I just finished a class on cyber security. We all know there are threats to us through our phones and computers and other linked "smart" devices. Of course I am interested in knowing as much as possible about general cyber security but in real estate we specifically have to pay attention to how we handle remote signing and how we store client data. It is important we try and stay on top of a field that is constantly changing.
The class addressed "brute force attacks" which are a common and simple way to compromise a victim's information. The hacker uses a simple coding script program that tests every password possible: trying "a," then "b," then "c," and so on.Once the full list of characters has been tested, the computer tests two characters in a row: "aa," "ab," "ac,"and so on until the computer has submitted the right password.
This sort of attack will succeed if the computer has enough time. Modern computers are able to test over 11 million keys per second, so a password like "abcdefg" could be cracked in 0.22 milliseconds. Consider what that means when a PIN number or numerical password only has 6 digits (using 0 through 9); at most there would be one million possible combinations. While using a single computer might take some time to discover an account password using multiple computers could significantly reduce the time needed to brute-force an account password.
Discovering a password could be a basic first step a hacker will try when breaking into a secured digital database because they can easily crack nearly every basic password within a few hours. Programs that crack passwords are available online as well, so it doesn't take a particularly sophisticated hacker to use a brute force attack.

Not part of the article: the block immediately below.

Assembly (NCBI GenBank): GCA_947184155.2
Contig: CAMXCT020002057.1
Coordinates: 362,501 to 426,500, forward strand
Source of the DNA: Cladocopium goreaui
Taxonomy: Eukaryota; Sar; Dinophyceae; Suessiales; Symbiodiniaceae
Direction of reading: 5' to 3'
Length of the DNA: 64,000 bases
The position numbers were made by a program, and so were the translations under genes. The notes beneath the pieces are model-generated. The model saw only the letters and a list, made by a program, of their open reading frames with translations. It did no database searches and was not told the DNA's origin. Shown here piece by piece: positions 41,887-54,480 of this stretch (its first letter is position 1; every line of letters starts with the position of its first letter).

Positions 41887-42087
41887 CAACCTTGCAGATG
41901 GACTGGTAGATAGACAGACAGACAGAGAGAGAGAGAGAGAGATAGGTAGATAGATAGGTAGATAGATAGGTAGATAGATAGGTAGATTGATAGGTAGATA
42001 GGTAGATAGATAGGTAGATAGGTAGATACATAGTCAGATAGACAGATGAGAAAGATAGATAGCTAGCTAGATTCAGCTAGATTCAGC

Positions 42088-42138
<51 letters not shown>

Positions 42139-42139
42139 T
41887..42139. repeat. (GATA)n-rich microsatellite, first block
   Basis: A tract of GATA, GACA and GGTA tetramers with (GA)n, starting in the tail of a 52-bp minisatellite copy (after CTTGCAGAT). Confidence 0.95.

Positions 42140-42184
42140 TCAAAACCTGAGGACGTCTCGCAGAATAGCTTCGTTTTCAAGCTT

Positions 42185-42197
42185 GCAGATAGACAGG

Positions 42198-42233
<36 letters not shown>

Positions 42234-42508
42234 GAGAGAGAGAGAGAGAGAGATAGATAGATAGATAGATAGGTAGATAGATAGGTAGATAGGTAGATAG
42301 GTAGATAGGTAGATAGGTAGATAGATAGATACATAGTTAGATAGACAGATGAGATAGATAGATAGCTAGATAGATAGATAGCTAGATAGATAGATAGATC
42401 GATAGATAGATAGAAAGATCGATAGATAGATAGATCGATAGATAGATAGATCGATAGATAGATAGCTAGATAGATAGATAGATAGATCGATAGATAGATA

The need for strong passwords was reiterated over and over as the single thing we can do to protect our information. Using two-factor authentication when possible, is the best. For example, if you send a request to access data from a website, then that website will send a confirmation of identity to your registered telephone number or email address. You then may need to provide a fingerprint scan or type in a 4-digit code generated from an authenticator app on your smartphone after submitting your password.
If you don't want to or can't use two-factor authentication then adding complex characters to a password, such as !, #, or -, exponentially increases how many passwords have to be tested. Aim for 15 or more characters in a password using a mix of complex characters, lowercase letters, uppercase letters, and numbers whenever possible. Longer passwords are more difficult to crack with brute force password programs. In general, a longer password will be harder to crack than a short password containing symbols or upper case/lower case letters.
The second thing that I want to highlight is "phishing" which is when the hacker sends an email, telephones or texts a message posing as a legitimate person or company. These can look pretty sophisticated and ask the reader to make a payment, provide personal information etc. It could even look like a coupon to a local restaurant just asking for your your name and address. Don't click on these! If you receive one, and particularly if you have been scammed, report it at ftc.gov/complaint.
This is only the tip of the iceberg but hopefully will get you thinking about cybersecurity and ways to protect your personal information.